© 2011 -- Bruce Holecheck. All Rights Reserved.

Wednesday, September 28, 2011

The VHS Archives: Massimo Pirri's FATAL FIX (1980)

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FATAL FIX
Massimo Pirri's Eroina (1980)

The VHS Archives Factsheet
Label: Mogul Communications, Inc.
Catalog: MOG1015
Box Type: Clamshell
Year of Release: ?
Runtime: 91:22
Print: 1.33:1 / English / No subs
Extras: None

About the Film
Director: Massimo Pirri
Year of Release: 1980
Country of Origin: Italy
Stars: Helmut Berger, Corinne Clery, Karl Zinny, Roberto Caporali, Franco Citti
AKAs: The Tunnel, Heroin

Verbatim Box Synopsis
A hard hitting shocking story of today, a story which could have happened to anybody anywhere.  A shocking, sensational expose of heroin-addiction in the inner city.  A story of lost people and their struggle for survival in the twilight world of drug-abuse.

U.S. Mogul Communications sleeve!

 Italian VideoService Europa sleeve!

French DEC sleeve!

Danish Video Media sleeve, courtesy of Nucleus Films' Marc Morris!

Dutch Empire Video sleeve, courtesy of Chris Catastrophy!

Looking for Fatal Fix on VHS? It's available on Amazon here.

Investigate more titles with Project: MOGUL!

For a look at other labels, check out The VHS Archives!

© 2011 -- Bruce Holecheck. All Rights Reserved.

Monday, September 19, 2011

It's Name that Movie Monday! Challenge #27!

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Welcome back to Name that Movie Monday!

It's time for Challenge #27 here at the ol' Arcana! Can you identify this week's mystery photo, scanned direct from The Holecheck Archives? If you think you recognize it, post a comment below. As the week goes on, if no one guesses correctly I'll begin adding some pretty useless hints. Easy, right?

Here ya' go -- good luck!


Solved! Update coming soon!

For a look at our last Challenge, click here. While you're at it, Challenge #24 is still unsolved, so click here to try your luck! We also have quite a few unidentified Grab Bag photos, if you really want to show your stuff. And don't forget, our Upcoming Releases List (the best on the 'net) is constantly updated, so stop by and preorder some cool stuff!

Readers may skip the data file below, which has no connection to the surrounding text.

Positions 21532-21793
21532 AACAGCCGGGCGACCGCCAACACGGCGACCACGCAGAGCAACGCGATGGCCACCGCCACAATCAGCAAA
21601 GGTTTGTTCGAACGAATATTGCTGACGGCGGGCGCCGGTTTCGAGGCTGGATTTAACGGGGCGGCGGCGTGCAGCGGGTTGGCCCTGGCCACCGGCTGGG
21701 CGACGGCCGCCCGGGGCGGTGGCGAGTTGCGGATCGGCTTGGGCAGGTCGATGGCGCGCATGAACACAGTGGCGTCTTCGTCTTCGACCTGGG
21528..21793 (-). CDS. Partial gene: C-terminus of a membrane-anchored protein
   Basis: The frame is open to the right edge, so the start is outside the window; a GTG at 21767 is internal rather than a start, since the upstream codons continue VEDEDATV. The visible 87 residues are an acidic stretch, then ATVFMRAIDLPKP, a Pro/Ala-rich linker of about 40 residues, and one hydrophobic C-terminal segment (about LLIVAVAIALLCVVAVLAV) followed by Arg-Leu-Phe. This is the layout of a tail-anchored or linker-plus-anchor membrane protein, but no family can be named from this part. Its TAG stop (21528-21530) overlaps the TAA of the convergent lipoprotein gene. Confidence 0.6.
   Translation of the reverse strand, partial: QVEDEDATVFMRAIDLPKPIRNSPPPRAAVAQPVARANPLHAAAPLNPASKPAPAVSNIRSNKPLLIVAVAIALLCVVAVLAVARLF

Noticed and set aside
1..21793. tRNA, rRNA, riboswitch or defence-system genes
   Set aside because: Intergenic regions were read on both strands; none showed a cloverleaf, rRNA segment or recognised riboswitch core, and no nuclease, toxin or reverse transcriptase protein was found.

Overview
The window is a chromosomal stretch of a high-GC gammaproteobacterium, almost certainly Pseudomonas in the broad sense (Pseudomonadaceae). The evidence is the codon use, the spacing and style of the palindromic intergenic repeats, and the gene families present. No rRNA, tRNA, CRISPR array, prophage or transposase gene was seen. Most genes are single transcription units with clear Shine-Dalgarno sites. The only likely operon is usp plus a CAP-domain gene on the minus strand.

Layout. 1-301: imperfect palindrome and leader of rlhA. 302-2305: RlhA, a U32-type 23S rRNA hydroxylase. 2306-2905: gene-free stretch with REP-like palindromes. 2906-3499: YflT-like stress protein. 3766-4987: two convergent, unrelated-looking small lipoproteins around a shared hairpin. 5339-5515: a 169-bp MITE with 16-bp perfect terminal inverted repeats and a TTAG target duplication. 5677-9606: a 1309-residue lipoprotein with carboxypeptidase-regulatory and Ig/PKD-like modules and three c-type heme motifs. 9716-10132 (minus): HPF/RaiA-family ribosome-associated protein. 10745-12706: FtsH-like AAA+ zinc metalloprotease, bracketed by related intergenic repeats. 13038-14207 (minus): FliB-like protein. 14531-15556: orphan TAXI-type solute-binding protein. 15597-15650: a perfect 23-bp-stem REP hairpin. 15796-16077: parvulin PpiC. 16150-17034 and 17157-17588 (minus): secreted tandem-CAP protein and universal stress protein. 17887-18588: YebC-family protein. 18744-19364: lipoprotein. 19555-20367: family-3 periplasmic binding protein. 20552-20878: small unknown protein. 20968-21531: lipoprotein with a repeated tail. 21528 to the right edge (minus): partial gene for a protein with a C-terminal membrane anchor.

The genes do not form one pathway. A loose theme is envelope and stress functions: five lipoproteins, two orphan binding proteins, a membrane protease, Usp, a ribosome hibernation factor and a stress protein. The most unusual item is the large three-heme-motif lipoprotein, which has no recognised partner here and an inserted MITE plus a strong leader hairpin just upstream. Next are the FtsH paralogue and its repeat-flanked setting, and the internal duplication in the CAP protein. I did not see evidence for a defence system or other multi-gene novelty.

© 2011 -- Bruce Holecheck. All Rights Reserved.

Saturday, September 17, 2011

The VHS Archives: Bruce Le & Joseph Velasco's THE NINJA STRIKES BACK (1982)

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THE NINJA STRIKES BACKS
Bruce Le & Joseph Velasco's Xiong zhong (1982)

The VHS Archives Factsheet
Label: All American Video
Catalog: AAV103
Box Type: Clamshell
Year of Release: ?
Runtime: 83:55
Print: 1.33:1 / English / No subs
Extras: None

About the Film
Director: Bruce Le, Joseph Velasco
Year of Release: 1982
Country of Origin: France / Hong Kong
Stars: Bruce Le, Jang Lee Hwang, Harold Sakata, Bolo Yeung, Andre Koob, Dick Randall, Jean-Marie Pallardy
AKAs: Eye of the Dragon, Bruce Lee Fights Back

Verbatim Box Synopsis
Ninja... a name that conjures up dread, loathing and gut wrenching fear in all who have ever had the misfortune to cross their path.  With death defying feats, a total disregard for everything human and their own very special brand of vengeance, Ninjas are a force to be reckoned with.  Ninjas deal in DEATH, in any shape or form, be it slow torturous death, letting their victims scream themselves into a state of oblivion, or death can come like a streak of lightning... so fast that the victim's head goes on talking for seconds after being severed by the flashing blade.  So, when the two greatest masters in the art of sudden death collide in combat, it becomes two death-dealing human fighting machines in the battle of the century.

U.S All American Video sleeve! 

Dutch World Home / Centre Video Int. sleeve, originally scanned by "Harm"!

German UFA Video sleeve! 

Italian Avo Film sleeve! 

French Proserpine sleeve, taken from Nanarland

Alternate French Proserpine sleeve, also taken from Nanarland! 

Yet another alternate French Proserpine sleeve! 

French TeleK7 sleeve, originally scanned by "Airbeez"!  This was one popular movie in France!

Bonus ninja fight clip, uploaded by ChanWeiMan1828!